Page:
Would you look at that there is a post for J! And for the first part of our interview we’re even time travelling to the year 2030- I think t
hat more than makes up for the confusion!
Today I’m talking to Dr Google (a.k.a Mhairi Aitken) about both her jobs. Come
along on Monday 6th August for her show ‘Dr Google Will See You Now’ at the New Town Theatre.
The year is 2030…
As Dr Google, What’s your job title?
I’m a Senior Data Consultant at the Google Health Service specialising in precision medicine. I am one of three human consultants working with a team of 87 artificial intelligence bots. We process the data of 97.2 per cent of the U.K. population to identify which conditions people are likely to develop and offer precisely the right intervention before anyone ever even experiences the first symptoms. I am proud to be part of a team that has truly revolutionised healthcare.
How did you get your job?
I began working with the Google Health Service shortly after it was established in 2025. Prior to that I had been working in data analytics with the NHS. I had collaborated with Google’s Deep Mind in a few big projects developing artificial intelligence programmes which processed NHS patient data, so I – like a lot of my colleagues – already had very good connections at Google so it really felt like a natural career move. In the five years since the Google Health Service was set up things have moved forward at such a rapid pace and the NHS is pretty much obsolete so I’m happy it was the right move to make.
Why should the public care about Dr Google?
The public should be very grateful to Dr Google and the Google Health Service: we have changed their lives and we’ve changed their worlds! Nobody needs to queue up at doctors’ surgeries or even ask for a doctors’ appointment: we tell you when you need an appointment! And nobody needs to be able to describe their symptoms anymore either: we know what your symptoms are before you tell us – we’ve seen the data from your apps. And we know all about your lifestyle already: we’ve seen what food and drink you’ve been buying, your smart kitchen tells which ones you’ve actually eaten, we’re grateful for the information you share on social media and if it ever reaches the stage that you feel unwell we’ve seen which symptoms you type into our search engine. Being a patient in the Google Health Service is easy, we just need you to live your life and we process the data trails you leave behind.
And back in 2018…
As Mhairi, what is your job title?
In reality I am a Research Fellow in the Usher Institute of Population Health Sciences and Informatics in the Medical School at the University of Edinburgh.
How do you feel about Dr Google?
I’m still quite undecided about Dr Google. While on the one hand it might seem like an extreme vision of the future, everything I am suggesting is possible and doesn’t require a huge stretch of the imagination. I think there are some truly amazing possibilities around the ways that data can be used now and in the future. Incredible health research is already being conducted using NHS patient data and linking this to other public sector data including from welfare, education, social services or crime. In the private sector our data is routinely used for market research, targeted advertising or tailoring of services. Increasingly there is a blurring of lines between the public and private sector and there are big questions to ask around the ways that commercial organisations – such as Google – might use public sector data as well as the ways that the public sector – which might mean the NHS or the government – could make use of private sector data about our lives. The important questions aren’t about what can be done with this data, but rather what should, and should not be done.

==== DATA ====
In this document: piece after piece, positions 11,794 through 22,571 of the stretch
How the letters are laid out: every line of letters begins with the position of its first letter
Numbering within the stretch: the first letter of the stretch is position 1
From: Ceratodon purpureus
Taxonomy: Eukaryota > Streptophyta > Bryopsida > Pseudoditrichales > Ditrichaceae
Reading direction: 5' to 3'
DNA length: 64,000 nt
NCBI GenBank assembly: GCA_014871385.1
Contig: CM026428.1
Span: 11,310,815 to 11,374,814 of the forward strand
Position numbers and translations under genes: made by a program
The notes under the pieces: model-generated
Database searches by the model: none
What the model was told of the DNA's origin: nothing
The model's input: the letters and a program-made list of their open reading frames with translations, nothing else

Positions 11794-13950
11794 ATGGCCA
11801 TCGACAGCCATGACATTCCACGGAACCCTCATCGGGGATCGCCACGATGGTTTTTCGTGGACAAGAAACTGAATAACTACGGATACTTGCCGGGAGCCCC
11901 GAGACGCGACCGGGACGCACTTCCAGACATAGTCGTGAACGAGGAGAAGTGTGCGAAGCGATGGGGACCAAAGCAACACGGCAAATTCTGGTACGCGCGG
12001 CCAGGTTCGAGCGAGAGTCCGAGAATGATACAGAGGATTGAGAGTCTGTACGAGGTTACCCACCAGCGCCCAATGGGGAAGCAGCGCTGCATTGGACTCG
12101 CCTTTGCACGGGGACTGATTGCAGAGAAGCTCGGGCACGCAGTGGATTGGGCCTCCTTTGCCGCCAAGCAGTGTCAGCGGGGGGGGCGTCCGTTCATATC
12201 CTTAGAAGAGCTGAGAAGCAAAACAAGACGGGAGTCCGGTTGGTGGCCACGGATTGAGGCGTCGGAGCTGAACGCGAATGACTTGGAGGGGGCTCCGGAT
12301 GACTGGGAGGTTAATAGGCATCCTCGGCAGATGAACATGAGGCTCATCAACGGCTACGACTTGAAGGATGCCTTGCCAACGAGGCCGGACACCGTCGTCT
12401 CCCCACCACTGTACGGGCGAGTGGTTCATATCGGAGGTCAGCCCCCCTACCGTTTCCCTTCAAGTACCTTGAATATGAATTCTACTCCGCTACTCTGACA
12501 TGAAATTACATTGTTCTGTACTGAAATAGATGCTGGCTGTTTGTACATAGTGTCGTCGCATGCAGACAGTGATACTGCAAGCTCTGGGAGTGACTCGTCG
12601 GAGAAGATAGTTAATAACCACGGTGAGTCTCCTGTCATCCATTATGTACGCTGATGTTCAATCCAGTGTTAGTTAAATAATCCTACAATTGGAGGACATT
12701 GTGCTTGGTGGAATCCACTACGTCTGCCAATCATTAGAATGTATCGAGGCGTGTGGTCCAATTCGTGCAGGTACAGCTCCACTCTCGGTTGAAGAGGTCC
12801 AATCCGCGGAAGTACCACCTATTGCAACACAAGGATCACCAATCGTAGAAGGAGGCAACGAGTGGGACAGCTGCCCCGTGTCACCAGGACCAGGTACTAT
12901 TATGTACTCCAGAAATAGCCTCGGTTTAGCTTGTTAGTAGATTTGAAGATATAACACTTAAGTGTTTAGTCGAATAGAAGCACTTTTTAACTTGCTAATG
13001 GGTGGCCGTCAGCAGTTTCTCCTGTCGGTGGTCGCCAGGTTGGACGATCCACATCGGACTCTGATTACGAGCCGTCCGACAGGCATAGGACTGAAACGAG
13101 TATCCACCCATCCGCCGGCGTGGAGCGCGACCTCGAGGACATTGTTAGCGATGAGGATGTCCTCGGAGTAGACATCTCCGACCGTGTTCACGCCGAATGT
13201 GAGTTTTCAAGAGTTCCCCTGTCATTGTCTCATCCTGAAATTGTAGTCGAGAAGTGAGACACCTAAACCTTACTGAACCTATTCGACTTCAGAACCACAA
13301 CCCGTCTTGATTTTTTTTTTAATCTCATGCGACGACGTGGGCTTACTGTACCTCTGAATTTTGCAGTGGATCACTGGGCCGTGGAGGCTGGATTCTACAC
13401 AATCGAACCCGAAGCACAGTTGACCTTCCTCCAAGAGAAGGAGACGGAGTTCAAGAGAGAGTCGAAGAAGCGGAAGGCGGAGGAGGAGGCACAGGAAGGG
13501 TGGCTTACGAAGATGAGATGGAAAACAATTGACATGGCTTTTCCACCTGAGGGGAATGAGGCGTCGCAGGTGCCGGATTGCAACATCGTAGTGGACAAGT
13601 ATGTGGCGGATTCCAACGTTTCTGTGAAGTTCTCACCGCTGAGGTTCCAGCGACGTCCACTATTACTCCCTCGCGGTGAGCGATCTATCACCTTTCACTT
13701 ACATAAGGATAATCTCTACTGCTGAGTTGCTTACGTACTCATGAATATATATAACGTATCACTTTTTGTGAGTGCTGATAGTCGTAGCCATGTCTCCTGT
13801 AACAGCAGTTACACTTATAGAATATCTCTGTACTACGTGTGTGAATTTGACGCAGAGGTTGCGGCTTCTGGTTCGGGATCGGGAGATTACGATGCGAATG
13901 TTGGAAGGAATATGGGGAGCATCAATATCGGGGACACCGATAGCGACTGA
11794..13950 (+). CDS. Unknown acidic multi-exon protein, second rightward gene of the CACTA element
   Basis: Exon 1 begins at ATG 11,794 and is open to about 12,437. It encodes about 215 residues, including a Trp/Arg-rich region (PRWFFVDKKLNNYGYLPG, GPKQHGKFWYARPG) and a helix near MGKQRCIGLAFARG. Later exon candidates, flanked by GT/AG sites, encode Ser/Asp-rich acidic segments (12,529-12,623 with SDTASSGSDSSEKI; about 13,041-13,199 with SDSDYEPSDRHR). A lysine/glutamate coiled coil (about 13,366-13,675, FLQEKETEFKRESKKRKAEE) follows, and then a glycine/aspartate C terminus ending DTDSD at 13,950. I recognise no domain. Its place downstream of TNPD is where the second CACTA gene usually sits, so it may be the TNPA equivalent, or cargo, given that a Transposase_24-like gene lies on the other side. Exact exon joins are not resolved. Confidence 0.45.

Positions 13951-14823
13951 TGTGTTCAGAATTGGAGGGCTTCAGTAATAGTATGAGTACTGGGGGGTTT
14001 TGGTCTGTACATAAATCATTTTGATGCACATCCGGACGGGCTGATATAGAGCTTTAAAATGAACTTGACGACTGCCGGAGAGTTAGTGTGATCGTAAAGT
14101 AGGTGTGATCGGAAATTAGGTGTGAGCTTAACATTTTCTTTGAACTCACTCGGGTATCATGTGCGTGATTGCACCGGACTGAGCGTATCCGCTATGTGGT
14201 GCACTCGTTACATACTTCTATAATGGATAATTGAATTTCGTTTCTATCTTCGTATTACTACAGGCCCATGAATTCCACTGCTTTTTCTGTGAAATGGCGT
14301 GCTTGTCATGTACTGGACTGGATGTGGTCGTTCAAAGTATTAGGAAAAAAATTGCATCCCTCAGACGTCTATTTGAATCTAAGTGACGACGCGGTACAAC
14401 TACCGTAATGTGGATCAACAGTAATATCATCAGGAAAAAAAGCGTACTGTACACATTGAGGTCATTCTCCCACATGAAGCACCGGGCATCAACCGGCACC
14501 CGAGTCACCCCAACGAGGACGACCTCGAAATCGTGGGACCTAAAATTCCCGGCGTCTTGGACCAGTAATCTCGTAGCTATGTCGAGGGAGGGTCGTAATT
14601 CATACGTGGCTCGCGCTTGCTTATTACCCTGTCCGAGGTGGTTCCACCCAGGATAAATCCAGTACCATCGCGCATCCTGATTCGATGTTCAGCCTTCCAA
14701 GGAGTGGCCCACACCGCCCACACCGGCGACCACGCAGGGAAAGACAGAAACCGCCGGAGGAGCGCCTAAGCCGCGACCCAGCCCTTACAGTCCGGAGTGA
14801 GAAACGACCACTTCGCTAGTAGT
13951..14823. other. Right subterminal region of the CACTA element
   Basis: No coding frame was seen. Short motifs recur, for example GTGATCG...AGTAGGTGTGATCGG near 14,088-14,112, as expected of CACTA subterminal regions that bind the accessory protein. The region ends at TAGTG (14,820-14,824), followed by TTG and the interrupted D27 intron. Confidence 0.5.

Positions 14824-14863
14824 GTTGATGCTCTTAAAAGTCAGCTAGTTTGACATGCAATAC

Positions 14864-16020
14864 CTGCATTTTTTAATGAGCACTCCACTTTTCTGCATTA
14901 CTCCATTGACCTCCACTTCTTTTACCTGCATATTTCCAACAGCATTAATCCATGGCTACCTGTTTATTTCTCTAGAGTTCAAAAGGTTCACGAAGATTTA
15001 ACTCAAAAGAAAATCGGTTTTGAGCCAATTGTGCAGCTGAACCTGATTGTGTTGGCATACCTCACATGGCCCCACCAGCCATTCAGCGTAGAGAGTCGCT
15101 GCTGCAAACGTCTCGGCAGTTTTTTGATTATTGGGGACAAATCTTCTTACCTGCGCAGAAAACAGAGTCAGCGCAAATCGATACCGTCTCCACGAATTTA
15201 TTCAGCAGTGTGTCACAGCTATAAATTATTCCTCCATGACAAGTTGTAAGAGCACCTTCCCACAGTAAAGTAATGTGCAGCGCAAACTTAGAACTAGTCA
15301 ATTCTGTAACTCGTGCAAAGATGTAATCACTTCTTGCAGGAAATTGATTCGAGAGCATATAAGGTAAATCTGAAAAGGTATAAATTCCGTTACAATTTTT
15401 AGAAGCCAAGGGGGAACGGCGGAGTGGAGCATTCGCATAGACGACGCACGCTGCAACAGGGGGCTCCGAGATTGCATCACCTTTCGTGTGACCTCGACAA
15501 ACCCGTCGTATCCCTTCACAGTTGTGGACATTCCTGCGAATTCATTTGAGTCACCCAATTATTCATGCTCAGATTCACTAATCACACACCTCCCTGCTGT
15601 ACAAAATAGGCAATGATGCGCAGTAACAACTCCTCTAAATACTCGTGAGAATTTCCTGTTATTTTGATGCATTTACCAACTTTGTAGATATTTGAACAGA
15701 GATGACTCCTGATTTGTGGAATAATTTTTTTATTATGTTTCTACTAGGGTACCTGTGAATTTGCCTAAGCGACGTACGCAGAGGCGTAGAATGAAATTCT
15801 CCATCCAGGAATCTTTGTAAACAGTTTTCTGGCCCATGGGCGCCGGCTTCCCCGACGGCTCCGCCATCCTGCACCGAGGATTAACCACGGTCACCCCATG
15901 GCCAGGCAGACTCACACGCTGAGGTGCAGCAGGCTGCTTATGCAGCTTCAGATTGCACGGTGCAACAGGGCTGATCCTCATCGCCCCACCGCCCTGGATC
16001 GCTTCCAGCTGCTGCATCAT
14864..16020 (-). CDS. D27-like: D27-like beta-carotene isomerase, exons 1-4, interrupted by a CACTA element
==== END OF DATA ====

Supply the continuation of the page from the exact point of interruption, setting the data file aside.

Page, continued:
Should Dr Google be a reality?
Dr Google already is a reality – though not exactly in the way I have set out so far. Google already conduct health research. They have done this to predict and identify outbreaks of pandemics based on search terms inputted to Google. Google’s DeepMind have already been involved in research processing NHS patient data to develop new diagnostic tools and in 2017 they were in hot water for processing real-time identifiable data of 1.6 million patients at the Royal Free Hospital in London. When people are feeling unwell or have concerns about their health the first place they go is usually not their doctor but their internet search engine, so increasingly Dr Google already knows more about us than our NHS doctor and more and more we are relying on Dr Google for advice. So I believe Dr Google is very much a reality, the question is how much of a role we want Dr Google to play in the future.